Kabir Bardy, CEO of OneTrust, at the company’s headquarters in Sandy Springs, Ga., Dec. 9, 2021. “Capitalism and commercial interest is not at odds with doing good for the world,” Bardy said. (David Walter Banks/The New York Times)S
ANDY SPRINGS, Ga. — In 2018, California lawmakers mandated that consumers be able to request their personal data from companies through a toll-free number. And then a group of lawyers, engineers and salespeople for a company in Atlanta got to work.
The company, a startup called OneTrust, now based in a suburb on the city’s outskirts, makes software for businesses trying to stay on the right side of the growing number of internet regulations. In response to the new California law, OneTrust made it easy for companies to set up a number to manage the requests.
In an attempt to rein in tech giants such as Facebook and Google, governments around the world in recent years have approved new laws governing how websites must handle consumer data, treat their competitors and protect young people. The European Union has a data-privacy law
that governs the entire bloc. California has approved two privacy measures in recent years, and other states have followed suit.
Out of those regulations has arisen something else: an industry to help companies navigate the increasingly fragmented rules of the global internet.
It’s a booming market. OneTrust, a leader in the field, has been valued by investors at $5.3 billion. BigID, a competitor, raised $30 million in April at a $1.25 billion valuation. Another company that targets privacy regulations, TrustArc, raised $70 million in 2019. Yoti, a startup that provides the kind of age-verification services that regulators are increasingly turning to to shield children from harmful content, has raised millions of dollars since it was founded in 2014.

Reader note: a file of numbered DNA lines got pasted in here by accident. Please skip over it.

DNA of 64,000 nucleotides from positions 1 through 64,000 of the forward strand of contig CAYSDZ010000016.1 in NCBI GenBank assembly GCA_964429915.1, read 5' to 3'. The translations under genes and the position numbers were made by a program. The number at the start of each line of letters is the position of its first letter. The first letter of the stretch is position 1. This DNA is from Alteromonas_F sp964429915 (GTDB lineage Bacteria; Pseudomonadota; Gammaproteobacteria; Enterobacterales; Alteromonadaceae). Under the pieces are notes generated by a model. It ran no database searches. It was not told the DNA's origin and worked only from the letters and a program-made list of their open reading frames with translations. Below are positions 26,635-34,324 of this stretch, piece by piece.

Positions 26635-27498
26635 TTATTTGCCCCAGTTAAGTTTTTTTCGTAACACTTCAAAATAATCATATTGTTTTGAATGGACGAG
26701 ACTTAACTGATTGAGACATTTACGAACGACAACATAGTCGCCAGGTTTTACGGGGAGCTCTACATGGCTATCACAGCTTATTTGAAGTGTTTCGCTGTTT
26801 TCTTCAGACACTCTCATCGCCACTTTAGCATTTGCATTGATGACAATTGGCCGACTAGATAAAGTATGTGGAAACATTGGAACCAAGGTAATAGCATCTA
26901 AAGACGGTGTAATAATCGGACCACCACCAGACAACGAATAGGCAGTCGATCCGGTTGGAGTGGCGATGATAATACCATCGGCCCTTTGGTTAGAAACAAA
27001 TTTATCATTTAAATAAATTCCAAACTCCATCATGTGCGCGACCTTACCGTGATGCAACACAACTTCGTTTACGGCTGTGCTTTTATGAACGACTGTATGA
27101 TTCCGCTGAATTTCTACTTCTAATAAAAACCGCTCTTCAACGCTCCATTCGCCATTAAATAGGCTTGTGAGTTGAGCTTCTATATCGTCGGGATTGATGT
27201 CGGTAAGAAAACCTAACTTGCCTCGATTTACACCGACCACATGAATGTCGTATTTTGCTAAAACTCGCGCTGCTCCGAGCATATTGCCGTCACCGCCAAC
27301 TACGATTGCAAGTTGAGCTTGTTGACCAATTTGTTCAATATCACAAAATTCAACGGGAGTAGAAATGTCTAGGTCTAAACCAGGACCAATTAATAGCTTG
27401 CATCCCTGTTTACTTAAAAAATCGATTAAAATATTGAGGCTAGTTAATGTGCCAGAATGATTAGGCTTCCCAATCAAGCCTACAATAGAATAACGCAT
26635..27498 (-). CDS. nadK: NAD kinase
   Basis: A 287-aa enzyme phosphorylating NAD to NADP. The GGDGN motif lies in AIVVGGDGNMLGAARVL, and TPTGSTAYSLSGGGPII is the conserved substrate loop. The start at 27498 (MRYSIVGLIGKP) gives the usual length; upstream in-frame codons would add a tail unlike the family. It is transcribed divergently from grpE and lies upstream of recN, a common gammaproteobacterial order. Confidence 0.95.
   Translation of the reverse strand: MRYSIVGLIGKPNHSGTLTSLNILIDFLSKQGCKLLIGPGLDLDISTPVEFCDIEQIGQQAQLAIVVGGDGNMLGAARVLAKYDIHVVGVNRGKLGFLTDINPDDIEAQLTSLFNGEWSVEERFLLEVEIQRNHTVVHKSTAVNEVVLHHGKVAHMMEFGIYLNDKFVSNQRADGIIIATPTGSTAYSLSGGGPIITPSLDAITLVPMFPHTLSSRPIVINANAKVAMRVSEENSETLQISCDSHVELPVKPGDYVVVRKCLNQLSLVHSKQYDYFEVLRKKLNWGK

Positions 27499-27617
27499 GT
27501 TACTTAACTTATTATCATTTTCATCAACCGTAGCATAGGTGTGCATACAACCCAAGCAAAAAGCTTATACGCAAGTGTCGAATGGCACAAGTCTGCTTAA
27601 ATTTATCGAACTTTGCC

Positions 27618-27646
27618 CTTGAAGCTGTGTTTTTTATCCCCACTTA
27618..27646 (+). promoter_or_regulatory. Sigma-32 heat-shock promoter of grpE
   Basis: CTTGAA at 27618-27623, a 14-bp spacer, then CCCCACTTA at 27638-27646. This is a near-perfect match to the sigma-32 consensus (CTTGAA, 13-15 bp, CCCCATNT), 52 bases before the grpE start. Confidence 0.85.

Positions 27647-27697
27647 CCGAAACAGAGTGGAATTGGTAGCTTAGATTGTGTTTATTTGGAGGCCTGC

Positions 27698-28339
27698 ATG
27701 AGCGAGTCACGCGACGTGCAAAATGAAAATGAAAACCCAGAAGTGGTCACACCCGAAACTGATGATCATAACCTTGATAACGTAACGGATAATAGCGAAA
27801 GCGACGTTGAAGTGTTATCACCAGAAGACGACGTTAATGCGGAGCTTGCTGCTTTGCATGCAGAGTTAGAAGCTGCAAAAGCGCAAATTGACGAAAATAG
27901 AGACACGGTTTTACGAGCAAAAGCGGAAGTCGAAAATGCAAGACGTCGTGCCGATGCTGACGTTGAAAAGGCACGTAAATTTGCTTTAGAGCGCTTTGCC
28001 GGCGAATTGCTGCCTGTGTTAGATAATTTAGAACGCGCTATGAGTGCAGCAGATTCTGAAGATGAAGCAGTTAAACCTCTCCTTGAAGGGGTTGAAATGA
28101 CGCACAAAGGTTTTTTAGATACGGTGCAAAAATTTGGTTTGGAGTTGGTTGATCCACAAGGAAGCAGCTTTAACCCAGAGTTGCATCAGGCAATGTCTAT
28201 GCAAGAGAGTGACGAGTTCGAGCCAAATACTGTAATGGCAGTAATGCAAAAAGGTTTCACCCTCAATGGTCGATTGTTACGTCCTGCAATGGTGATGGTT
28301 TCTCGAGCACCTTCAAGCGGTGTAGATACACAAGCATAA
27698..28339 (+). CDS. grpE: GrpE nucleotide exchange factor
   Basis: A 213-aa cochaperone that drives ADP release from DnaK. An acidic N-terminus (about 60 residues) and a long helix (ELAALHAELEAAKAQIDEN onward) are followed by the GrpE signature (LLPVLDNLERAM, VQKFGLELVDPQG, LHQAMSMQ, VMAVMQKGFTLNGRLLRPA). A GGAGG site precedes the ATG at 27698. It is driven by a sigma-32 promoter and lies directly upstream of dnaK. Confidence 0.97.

The emergence of these companies shows how complex regulations governing the web have become — and how much more complicated it is expected to get. Several privacy
laws will take effect around the world in the coming years, with more countries and states expected to consider their own proposals.
“They are all reactions to an underlying problem — and they all have their own flavor, they all have their own interpretations and they all have their own focus points,” said Bart Willemsen, an analyst at Gartner, a market research firm. “These regulatory changes nudge organizations — in addition to perhaps any ethical concerns they may have had — to really up their game here.”
Many of the new companies owe their start to the General Data Protection Regulation, an EU law passed in 2016 that pushes websites to ask their users if they agree to being tracked online. It also mandates companies to catalog the personal data
The European rule was a landmark moment in the fracturing of internet regulation, putting Europe far ahead of Washington in creating guardrails for tech.
“We’re definitely kind of a child of GDPR,” said Dimitri Sirota, CEO of BigID, which was founded the year the law passed. In its earliest days, BigID helped companies map out their data holdings so they could respond to requests under privacy laws. The company now has offices around the world, including Australia, Israel and Switzerland.